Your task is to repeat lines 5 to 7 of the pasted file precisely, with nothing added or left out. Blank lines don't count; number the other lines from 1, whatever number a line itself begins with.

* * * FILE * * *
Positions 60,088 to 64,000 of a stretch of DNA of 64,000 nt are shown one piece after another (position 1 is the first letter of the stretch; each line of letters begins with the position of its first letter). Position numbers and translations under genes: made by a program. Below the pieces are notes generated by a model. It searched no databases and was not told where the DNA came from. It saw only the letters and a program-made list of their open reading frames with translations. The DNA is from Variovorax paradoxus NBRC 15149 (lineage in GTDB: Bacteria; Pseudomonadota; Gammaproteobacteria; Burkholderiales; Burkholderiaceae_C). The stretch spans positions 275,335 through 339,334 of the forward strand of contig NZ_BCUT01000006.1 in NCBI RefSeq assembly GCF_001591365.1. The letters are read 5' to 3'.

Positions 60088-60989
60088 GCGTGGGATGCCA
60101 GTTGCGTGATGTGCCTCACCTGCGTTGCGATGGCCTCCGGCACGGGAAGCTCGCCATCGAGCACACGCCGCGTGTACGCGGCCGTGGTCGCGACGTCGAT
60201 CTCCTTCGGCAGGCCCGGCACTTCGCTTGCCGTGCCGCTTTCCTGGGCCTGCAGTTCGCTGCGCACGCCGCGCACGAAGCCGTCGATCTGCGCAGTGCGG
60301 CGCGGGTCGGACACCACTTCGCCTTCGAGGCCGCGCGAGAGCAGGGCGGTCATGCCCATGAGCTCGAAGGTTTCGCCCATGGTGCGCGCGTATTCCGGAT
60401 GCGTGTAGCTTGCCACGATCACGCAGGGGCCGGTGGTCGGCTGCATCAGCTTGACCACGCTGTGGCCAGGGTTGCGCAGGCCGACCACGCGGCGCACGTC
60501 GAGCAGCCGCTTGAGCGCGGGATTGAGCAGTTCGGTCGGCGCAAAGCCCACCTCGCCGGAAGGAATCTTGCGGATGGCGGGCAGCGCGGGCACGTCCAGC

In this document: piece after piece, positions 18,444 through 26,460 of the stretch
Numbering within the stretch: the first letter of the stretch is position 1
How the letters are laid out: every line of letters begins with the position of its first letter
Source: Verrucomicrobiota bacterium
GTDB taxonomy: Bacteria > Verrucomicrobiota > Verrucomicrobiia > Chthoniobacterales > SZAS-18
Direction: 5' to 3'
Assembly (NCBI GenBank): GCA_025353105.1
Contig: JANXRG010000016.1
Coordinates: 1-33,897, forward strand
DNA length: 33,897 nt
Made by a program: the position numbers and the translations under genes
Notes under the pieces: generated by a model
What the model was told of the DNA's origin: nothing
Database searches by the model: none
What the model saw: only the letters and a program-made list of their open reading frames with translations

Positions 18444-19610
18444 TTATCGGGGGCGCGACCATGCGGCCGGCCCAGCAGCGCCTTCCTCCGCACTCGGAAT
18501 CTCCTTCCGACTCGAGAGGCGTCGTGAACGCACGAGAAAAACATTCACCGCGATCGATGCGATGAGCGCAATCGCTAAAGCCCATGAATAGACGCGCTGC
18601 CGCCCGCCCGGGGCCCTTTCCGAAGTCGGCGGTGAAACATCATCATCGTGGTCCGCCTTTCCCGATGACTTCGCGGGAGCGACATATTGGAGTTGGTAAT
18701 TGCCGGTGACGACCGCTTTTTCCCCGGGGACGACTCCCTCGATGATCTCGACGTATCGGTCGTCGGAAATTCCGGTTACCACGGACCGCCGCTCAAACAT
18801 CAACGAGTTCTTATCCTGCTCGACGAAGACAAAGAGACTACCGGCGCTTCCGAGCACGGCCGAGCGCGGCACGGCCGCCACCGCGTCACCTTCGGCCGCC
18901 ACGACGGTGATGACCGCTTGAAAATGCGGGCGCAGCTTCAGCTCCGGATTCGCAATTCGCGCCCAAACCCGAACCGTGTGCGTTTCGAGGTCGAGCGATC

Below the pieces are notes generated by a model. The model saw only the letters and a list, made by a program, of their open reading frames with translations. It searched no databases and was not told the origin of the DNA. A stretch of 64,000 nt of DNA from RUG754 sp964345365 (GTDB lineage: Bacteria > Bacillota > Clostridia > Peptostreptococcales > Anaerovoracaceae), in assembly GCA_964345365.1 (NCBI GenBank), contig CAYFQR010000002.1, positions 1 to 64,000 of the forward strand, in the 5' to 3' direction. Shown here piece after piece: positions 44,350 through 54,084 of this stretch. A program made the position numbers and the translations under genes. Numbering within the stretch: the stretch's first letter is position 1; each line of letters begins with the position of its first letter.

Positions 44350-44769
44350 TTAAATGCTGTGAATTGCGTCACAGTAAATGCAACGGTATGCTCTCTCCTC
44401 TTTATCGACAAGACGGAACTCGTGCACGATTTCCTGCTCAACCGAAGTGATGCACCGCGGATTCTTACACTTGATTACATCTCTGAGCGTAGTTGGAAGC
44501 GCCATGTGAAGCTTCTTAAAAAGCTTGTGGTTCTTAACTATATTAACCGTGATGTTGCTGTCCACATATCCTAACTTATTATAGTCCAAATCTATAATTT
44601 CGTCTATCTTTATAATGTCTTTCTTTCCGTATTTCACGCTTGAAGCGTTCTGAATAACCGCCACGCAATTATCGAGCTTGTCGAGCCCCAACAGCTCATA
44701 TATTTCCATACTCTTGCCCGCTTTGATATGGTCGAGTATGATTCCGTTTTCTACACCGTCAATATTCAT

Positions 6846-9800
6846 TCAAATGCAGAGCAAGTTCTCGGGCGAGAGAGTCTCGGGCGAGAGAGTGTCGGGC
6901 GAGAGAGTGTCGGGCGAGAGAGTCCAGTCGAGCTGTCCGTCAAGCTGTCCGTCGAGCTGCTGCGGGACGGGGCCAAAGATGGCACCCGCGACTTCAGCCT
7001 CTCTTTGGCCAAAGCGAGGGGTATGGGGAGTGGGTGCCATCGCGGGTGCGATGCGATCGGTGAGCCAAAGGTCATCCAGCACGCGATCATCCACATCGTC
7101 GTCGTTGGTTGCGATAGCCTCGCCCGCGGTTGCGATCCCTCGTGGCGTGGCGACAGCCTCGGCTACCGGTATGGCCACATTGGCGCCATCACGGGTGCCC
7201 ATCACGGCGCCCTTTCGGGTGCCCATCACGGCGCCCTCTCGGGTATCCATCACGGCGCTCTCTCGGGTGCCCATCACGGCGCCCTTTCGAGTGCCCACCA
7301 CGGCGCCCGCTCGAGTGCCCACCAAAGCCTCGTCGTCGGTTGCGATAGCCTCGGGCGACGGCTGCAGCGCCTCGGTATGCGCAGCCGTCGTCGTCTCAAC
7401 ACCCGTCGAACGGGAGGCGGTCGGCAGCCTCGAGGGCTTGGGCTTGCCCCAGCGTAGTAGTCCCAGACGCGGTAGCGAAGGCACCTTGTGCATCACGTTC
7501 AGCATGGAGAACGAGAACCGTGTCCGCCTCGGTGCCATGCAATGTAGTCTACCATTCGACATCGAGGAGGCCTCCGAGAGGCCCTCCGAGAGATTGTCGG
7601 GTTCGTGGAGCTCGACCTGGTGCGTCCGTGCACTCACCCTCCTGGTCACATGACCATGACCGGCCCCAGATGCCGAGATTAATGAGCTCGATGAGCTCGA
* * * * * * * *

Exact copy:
60201 CTCCTTCGGCAGGCCCGGCACTTCGCTTGCCGTGCCGCTTTCCTGGGCCTGCAGTTCGCTGCGCACGCCGCGCACGAAGCCGTCGATCTGCGCAGTGCGG
60301 CGCGGGTCGGACACCACTTCGCCTTCGAGGCCGCGCGAGAGCAGGGCGGTCATGCCCATGAGCTCGAAGGTTTCGCCCATGGTGCGCGCGTATTCCGGAT
60401 GCGTGTAGCTTGCCACGATCACGCAGGGGCCGGTGGTCGGCTGCATCAGCTTGACCACGCTGTGGCCAGGGTTGCGCAGGCCGACCACGCGGCGCACGTC